Years at MGM[edit]

Fortuitously for Johnson, Lew Ayres, who played the title role in the popular Dr. Kildare movie series, was leaving to join the U.S. Army as a medic. Ayres had played a young doctor who assisted the crusty Dr. Gillespie, played by Lionel Barrymore. Johnson was assigned to the new role of Dr. Randall Adams in Dr. Gillespie's New Assistant and Dr. Gillespie's Criminal Case, and he appeared as a bit player in two other MGM features. At the same time he was given the classes in acting, speech, diction and other disciplines that were provided to all contract actors at MGM at the time.[8]

Johnson subsequently appeared in Pilot No. 5 (1943) and in William Saroyan’s The Human Comedy, which was produced in 1943, and in the title role in Two Girls and a Sailor.[9]

Johnson's big break was in A Guy Named Joe, with Spencer Tracy and Irene Dunne, in which he played a young pilot who acquires a deceased pilot as his guardian angel. Midway through the movie's production in 1943, he was involved in a car crash that left him with a metal plate in his forehead and a number of scars on his face that the plastic surgery of the time could not completely correct or conceal; he used heavy makeup to hide them for years. Dunne and Tracy insisted that Johnson not be removed from the cast despite his long absence. The injury exempted Johnson from service in World War II.[10]

Johnson, in Thirty Seconds Over Tokyo (1944)

With many actors serving in the armed forces, the accident greatly benefited Johnson's career.[3] He later said, "There were five of us. There was Jimmy Craig, Bob Young, Bobby Walker, Peter Lawford, and myself. All tested for the same part all the time". Johnson was very busy, often playing soldiers; "I remember ... finishing one Thursday morning with June Allyson and starting a new one Thursday afternoon with Esther Williams. I didn't know which branch of the service I was in!".[11] MGM built up his image as the all-American boy in war dramas and musicals, with his most notable starring role as Ted Lawson in Thirty Seconds Over Tokyo, which told the story of the Doolittle raid on Tokyo in April 1942.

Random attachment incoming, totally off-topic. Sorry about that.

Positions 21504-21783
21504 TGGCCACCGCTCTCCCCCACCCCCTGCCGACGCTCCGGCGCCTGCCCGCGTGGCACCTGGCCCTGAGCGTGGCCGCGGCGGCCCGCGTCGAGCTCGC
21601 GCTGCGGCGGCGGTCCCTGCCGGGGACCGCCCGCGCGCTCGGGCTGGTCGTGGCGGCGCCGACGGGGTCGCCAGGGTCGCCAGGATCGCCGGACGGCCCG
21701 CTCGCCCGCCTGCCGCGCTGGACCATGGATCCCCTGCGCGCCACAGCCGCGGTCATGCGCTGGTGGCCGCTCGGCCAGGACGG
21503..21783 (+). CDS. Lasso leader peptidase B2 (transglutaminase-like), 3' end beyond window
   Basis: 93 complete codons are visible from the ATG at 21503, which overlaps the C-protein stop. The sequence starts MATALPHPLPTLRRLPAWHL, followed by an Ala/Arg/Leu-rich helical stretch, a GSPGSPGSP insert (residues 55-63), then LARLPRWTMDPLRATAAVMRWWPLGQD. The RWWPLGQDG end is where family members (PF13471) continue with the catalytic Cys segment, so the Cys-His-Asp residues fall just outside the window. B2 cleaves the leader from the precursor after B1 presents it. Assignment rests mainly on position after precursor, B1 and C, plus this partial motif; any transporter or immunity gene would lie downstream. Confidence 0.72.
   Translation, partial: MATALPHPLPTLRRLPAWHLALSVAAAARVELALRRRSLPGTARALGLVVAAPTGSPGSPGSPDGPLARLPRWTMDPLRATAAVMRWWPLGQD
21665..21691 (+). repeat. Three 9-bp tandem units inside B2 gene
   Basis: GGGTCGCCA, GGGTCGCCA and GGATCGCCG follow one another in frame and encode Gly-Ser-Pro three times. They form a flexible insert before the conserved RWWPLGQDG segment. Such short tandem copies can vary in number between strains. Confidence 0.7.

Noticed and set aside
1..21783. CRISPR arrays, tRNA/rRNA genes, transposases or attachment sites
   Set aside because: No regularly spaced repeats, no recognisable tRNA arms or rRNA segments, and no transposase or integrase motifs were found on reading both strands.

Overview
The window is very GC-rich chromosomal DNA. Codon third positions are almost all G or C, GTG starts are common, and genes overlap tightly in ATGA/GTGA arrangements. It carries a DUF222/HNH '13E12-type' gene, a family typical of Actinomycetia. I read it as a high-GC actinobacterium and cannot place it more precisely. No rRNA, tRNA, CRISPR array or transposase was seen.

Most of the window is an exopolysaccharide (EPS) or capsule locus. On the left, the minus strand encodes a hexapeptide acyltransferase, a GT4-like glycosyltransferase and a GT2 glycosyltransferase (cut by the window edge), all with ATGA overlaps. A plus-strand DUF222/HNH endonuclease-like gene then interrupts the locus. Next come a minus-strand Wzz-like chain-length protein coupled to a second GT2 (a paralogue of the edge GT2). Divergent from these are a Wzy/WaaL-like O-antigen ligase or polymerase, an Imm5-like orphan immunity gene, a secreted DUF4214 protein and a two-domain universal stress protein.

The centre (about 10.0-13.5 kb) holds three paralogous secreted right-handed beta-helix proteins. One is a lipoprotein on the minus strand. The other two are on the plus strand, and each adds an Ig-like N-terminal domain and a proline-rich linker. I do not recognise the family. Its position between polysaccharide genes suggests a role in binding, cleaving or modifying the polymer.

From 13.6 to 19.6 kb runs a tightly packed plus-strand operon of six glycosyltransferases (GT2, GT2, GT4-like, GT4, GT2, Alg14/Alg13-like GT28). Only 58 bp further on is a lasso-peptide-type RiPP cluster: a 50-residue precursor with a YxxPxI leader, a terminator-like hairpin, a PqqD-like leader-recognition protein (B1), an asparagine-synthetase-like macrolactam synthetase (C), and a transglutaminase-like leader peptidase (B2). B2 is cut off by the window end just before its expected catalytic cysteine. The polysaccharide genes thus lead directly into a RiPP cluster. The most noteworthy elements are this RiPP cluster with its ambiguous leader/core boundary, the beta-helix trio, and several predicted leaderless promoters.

In 1945, Johnson tied with Bing Crosby as the top of a list of box office stars chosen yearly by the National Association of Theater Owners. But he fell off the list as other top Hollywood stars returned from wartime service.[2] As a musical comedy performer, Johnson appeared in five films each with Allyson and Williams. His films with Allyson included the musical Two Girls and a Sailor (1944), and the mystery farce Remains to Be Seen (1953). With Williams he made the comedy Easy to Wed (1946)[12] and the musical comedy Easy to Love (1953). He also starred with Judy Garland in In the Good Old Summertime (1949), and teamed with Gene Kelly as the sardonic second lead of Brigadoon (1954).[3]

Johnson continued to star in war dramas after the war ended, including Battleground (1949).

Johnson continued to appear in war movies after the war ended, including his performance as Holley in Battleground (1949), an account of the Battle of the Bulge, and in Go for Broke! (1951), in which he played an officer leading Japanese-American troops of the famed 442nd Regimental Combat Team in Europe.